Meet the Lab
Amy Brock, Ph.D. Amy received a Ph.D. in Biomedical and Biological Sciences from Harvard University and a B.S. from MIT. She carried out postdoctoral work at Boston Children’s Hospital and the Wyss Institute for Biologically Inspired Engineering at Harvard and joined The University of Texas at Austin in 2013. Amy’s research interests include: cancer systems biology, heterogeneity and cell state plasticity, models of cancer progression and response to therapy. Outside the lab, you can find her sailing on Lake Travis with family, digging in the vegetable garden, playing board games, and just enjoying the antics of her five children.
Andrea (Didi) Gardner, Graduate Student. Didi joined the Brock Lab in 2019 as a graduate student in Biomedical Engineering. She obtained her B.S. in Bioengineering: Biotechnology from UCSD, and then worked with Weill Cornell Medicine and Cornell University to develop low-cost diagnostic kits for virally-driven cancers. Her current research focuses on the integration of experimentation, quantitative single cell technologies, and mathematical modeling to better understand how cell-cell interactions stabilize tumor heterogeneity and alter treatment response. Her work is focused on two questions: (1) Do unique phenotypes within clonally-derived cell populations interact? Viewing the tumor as an ecosystem of cells, she asks -- Are subpopulations of cells interacting with each other and if so, as friend or foe? And, (2) How does cell-cell fusion between clonally-related cancer cells alter tumor phenotype? Cell-cell fusion is a tightly controlled biological process that was first noted in cancer in 1911, yet little progress has been made toward understanding its role in this disease. She combines live cell imaging, RNA-sequencing, drug dosing, and mathematical modeling to unveil the lasting impacts of homotypic cell-cell fusion in TNBC cells. Beyond the laboratory, Didi enjoys being involved in kickboxing, biking, and fantasy RPGs.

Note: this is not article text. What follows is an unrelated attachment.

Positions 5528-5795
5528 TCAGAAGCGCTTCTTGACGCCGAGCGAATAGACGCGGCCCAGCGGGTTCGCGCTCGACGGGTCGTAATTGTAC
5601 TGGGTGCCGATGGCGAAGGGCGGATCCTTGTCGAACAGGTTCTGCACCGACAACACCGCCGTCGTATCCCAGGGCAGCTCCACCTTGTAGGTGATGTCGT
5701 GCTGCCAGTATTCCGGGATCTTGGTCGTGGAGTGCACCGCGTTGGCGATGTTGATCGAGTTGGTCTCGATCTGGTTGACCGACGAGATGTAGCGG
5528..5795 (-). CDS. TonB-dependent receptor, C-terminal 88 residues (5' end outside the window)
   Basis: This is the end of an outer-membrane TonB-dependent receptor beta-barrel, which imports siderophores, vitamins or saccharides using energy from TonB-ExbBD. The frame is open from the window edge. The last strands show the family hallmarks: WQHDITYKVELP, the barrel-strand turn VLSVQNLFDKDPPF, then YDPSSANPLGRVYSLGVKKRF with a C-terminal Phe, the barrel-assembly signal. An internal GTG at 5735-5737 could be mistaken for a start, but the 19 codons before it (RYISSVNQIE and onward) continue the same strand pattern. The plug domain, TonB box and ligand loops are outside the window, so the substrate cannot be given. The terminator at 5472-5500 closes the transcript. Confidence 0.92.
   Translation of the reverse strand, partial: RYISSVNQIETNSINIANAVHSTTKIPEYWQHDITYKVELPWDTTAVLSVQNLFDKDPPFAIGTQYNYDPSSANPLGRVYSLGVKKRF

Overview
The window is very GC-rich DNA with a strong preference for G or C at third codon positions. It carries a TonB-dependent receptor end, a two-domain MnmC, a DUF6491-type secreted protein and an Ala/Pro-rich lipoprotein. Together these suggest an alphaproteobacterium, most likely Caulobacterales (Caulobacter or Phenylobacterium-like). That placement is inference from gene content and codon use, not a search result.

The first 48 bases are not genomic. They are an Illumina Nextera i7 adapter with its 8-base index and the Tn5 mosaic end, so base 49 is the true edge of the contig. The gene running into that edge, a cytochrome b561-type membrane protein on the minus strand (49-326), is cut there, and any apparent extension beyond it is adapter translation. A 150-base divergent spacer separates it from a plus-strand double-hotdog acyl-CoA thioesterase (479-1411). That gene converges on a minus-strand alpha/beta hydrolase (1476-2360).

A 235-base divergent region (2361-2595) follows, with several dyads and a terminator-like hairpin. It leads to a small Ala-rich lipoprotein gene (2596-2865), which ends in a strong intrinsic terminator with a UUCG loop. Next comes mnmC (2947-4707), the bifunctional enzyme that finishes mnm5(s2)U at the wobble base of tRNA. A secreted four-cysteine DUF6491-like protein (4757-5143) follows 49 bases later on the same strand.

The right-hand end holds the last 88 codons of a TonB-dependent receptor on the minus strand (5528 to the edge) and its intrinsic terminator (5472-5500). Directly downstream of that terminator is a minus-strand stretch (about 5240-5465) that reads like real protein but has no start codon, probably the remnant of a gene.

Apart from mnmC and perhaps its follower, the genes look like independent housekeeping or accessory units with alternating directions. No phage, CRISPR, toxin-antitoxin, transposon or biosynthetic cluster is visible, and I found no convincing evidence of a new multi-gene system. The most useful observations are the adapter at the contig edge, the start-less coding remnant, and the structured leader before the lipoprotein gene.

Learn more about Didi on twitter @AndreaLGardner